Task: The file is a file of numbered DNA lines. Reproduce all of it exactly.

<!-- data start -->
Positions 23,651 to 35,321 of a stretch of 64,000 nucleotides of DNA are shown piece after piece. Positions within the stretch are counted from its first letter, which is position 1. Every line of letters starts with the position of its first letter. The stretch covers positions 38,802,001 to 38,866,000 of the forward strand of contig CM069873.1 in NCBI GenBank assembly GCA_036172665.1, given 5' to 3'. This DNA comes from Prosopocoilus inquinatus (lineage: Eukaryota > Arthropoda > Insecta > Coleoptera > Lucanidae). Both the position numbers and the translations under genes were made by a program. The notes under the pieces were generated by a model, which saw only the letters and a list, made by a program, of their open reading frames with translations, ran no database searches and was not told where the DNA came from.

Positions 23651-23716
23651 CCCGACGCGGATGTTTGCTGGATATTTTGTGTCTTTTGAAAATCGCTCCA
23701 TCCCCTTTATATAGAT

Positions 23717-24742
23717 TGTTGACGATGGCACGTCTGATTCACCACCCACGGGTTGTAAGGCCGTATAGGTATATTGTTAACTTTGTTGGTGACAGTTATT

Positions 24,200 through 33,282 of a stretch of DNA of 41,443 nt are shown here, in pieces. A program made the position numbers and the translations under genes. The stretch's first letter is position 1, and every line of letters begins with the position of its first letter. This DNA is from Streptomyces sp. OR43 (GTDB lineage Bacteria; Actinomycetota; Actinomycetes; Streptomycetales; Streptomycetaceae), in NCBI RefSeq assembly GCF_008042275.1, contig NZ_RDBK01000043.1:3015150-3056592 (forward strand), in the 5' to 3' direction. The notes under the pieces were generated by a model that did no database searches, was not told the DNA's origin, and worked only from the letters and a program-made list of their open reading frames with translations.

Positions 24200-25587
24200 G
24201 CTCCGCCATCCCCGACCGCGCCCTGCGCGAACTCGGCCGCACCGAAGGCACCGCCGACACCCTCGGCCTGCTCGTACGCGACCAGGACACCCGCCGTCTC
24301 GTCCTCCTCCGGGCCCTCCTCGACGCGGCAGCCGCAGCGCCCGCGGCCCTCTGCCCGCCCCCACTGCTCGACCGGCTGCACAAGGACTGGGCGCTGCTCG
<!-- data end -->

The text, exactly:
Positions 23,651 to 35,321 of a stretch of 64,000 nucleotides of DNA are shown piece after piece. Positions within the stretch are counted from its first letter, which is position 1. Every line of letters starts with the position of its first letter. The stretch covers positions 38,802,001 to 38,866,000 of the forward strand of contig CM069873.1 in NCBI GenBank assembly GCA_036172665.1, given 5' to 3'. This DNA comes from Prosopocoilus inquinatus (lineage: Eukaryota > Arthropoda > Insecta > Coleoptera > Lucanidae). Both the position numbers and the translations under genes were made by a program. The notes under the pieces were generated by a model, which saw only the letters and a list, made by a program, of their open reading frames with translations, ran no database searches and was not told where the DNA came from.

Positions 23651-23716
23651 CCCGACGCGGATGTTTGCTGGATATTTTGTGTCTTTTGAAAATCGCTCCA
23701 TCCCCTTTATATAGAT

Positions 23717-24742
23717 TGTTGACGATGGCACGTCTGATTCACCACCCACGGGTTGTAAGGCCGTATAGGTATATTGTTAACTTTGTTGGTGACAGTTATT

Positions 24,200 through 33,282 of a stretch of DNA of 41,443 nt are shown here, in pieces. A program made the position numbers and the translations under genes. The stretch's first letter is position 1, and every line of letters begins with the position of its first letter. This DNA is from Streptomyces sp. OR43 (GTDB lineage Bacteria; Actinomycetota; Actinomycetes; Streptomycetales; Streptomycetaceae), in NCBI RefSeq assembly GCF_008042275.1, contig NZ_RDBK01000043.1:3015150-3056592 (forward strand), in the 5' to 3' direction. The notes under the pieces were generated by a model that did no database searches, was not told the DNA's origin, and worked only from the letters and a program-made list of their open reading frames with translations.

Positions 24200-25587
24200 G
24201 CTCCGCCATCCCCGACCGCGCCCTGCGCGAACTCGGCCGCACCGAAGGCACCGCCGACACCCTCGGCCTGCTCGTACGCGACCAGGACACCCGCCGTCTC
24301 GTCCTCCTCCGGGCCCTCCTCGACGCGGCAGCCGCAGCGCCCGCGGCCCTCTGCCCGCCCCCACTGCTCGACCGGCTGCACAAGGACTGGGCGCTGCTCG